Friday, 5 December 2008

Bings that go bump in the night

I’m not sure if I’ve told you but Bingley’s got a recessive gene.

Don’t worry though, I’m not going to recount some kind of midnight horror story; all chocolate Labs have this dodgy bit of biology which can give rise to all kinds of potential issues. In fact it’s so well established that at one time breeders regarded chocolate Labs as faulty produce and disposed of them at birth.

Which I think really is a horror story.

When I first saw an on-line discussion debating the inherent differences between black, yellow, and chocolate Labs I thought the participants were joking: surely a Labrador is a Labrador, regardless of colour. But, not for the first time, I was wrong!

I’m only just beginning to understand this subject, so I’ll come back to it in more detail later. But Bingley’s genes certainly play a part in his allergies. That pesky gene may even account for some of his (mis)behaviour.

There’s a special camaraderie between Labrador owners; an understanding of just what it is that we’re living with! The first Lab owners we met were enthusiastic about the joy of Labradors; then, thinking that we’d sympathise, added the caveat: ‘but aren’t the chocolate ones daft?’

Initially I was shocked and very defensive: how dare you imply that Bingley’s daft! He’s a wonderful dog and bright as a button. But you know what? They might have had a point.

Bing spends most of the day sleeping on the kitchen sofa. Sigh, I’m reminded of the time when I declared that no dog of mine would ever be allowed to sleep on the furniture. Remember the time when I first found him sleeping there? He looked so comfy that I couldn’t bear to move him. Then when his allergies began to seriously develop I reckoned that he deserved plenty of consolations, and as a consequence the kitchen sofa has become his favourite bed.

He’s always enjoyed sleeping on his back, especially if there’s someone around to rub his tummy. If I go into the kitchen and he’s just curled up, he’ll often roll onto his back so that I can pamper my hands with that soft fur. But usually when I walk in he’s already in that position: body stretched at surprising angles with rear legs akimbo and everything on full display. It’s like seeing a cross between a Matisse nude and a canine porn star. (Jane’s censored these photos, but they’re available to premium members on request!!)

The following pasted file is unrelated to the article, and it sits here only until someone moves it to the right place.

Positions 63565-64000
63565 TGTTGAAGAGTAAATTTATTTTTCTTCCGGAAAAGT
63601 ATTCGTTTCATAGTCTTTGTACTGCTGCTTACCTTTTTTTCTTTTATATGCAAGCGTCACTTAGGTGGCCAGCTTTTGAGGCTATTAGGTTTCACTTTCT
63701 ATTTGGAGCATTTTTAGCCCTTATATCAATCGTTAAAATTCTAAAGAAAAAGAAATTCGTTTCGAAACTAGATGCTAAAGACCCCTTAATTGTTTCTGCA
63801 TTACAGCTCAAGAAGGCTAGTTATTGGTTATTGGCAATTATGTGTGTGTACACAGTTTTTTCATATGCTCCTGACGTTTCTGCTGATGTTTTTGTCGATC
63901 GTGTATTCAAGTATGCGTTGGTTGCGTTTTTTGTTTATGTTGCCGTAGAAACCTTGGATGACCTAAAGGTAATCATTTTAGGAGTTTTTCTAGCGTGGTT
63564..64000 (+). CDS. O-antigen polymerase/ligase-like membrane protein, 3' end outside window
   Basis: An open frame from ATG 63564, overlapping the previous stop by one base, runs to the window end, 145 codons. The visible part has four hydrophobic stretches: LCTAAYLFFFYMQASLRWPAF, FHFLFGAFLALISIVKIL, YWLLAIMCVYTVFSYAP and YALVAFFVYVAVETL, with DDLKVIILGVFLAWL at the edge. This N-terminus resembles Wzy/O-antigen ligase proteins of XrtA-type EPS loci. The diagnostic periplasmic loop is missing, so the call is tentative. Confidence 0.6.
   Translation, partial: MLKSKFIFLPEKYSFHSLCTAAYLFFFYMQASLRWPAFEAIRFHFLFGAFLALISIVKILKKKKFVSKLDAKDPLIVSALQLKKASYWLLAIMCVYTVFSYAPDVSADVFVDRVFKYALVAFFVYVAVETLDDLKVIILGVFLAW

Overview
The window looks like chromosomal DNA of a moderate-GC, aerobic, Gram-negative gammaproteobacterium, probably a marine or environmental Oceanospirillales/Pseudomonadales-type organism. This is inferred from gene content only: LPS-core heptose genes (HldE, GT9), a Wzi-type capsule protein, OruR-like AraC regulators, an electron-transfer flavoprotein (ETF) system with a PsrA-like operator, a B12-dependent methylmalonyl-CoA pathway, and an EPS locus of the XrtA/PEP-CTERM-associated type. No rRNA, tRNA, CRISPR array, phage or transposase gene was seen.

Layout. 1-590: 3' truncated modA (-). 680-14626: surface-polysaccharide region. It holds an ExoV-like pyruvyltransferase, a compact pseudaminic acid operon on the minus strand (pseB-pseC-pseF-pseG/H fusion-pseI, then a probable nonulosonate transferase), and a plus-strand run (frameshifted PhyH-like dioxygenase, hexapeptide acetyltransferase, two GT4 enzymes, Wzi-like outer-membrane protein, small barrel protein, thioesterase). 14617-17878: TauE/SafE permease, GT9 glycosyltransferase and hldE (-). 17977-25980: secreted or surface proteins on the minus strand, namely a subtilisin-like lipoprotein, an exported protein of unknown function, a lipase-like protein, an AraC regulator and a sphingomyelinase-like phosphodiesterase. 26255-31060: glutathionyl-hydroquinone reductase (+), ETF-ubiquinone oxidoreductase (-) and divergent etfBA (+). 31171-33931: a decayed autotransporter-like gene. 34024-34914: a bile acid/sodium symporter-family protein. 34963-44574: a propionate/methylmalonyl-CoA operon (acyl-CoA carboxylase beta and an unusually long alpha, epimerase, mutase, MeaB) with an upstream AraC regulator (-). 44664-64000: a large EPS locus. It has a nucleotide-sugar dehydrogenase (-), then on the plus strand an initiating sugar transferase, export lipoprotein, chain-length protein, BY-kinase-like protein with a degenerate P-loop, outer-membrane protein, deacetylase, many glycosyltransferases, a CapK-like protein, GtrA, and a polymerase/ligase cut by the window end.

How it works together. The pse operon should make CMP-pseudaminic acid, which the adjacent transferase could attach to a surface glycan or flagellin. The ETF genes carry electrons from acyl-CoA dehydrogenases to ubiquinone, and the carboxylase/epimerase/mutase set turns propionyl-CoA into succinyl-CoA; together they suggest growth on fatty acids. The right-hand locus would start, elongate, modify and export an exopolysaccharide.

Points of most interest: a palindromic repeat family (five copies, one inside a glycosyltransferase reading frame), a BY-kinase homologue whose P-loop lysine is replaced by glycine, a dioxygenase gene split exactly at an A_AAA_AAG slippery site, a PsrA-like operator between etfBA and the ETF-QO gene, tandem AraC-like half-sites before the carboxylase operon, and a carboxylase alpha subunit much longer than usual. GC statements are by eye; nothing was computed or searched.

Obviously he likes the sofa and he finds sleeping like this very comfortable. In fact everything would be hunky dory if it wasn’t for one small problem: he keeps falling off!

The first time it happened I was sitting alongside him enjoying my morning coffee. Bing was curled up asleep, but gradually he became aware that I’d joined him and thought that his tummy could do with some attention. Unfortunately in his somnambulistic state he rolled the wrong way and landed on the floor with a thump.

Dogs, it turns out, aren’t as agile as cats; so his attempt to land on his paws ended in humiliation. He stood there for a moment with a mixture of surprise and embarrassment on his face, before clambering back onto the sofa and curling up again. I’m sure I heard him muttering under his breath.

Sadly, that isn’t the only time it’s happened. Only yesterday I was working at my computer when I heard a loud thud from the lounge. Padding downstairs I discovered a very dazed looking Bing standing there swaying in front of the lounge sofa. You’re not meant to sleep on there, I told him, but if you’re going to do it at least don’t fall off.

Even when he’s not lying on the furniture I think he might be having problems. Bingley’s dog house is immediately below the bathroom and fortunately doesn’t have a sofa from which he can fall. But on a visit to the toilet last night I heard his cage clattering. I suppose that it’s possible that he was sneaking back in after a journey to the Midnight Garden, but I have a feeling that he was just falling out of bed!

Maybe that recessive gene has gone to his head, I don’t know; but I’ve come to the conclusion that the other Labrador owners could be right: this little pooch might be bright as a button, but he’s also daft as a brush.

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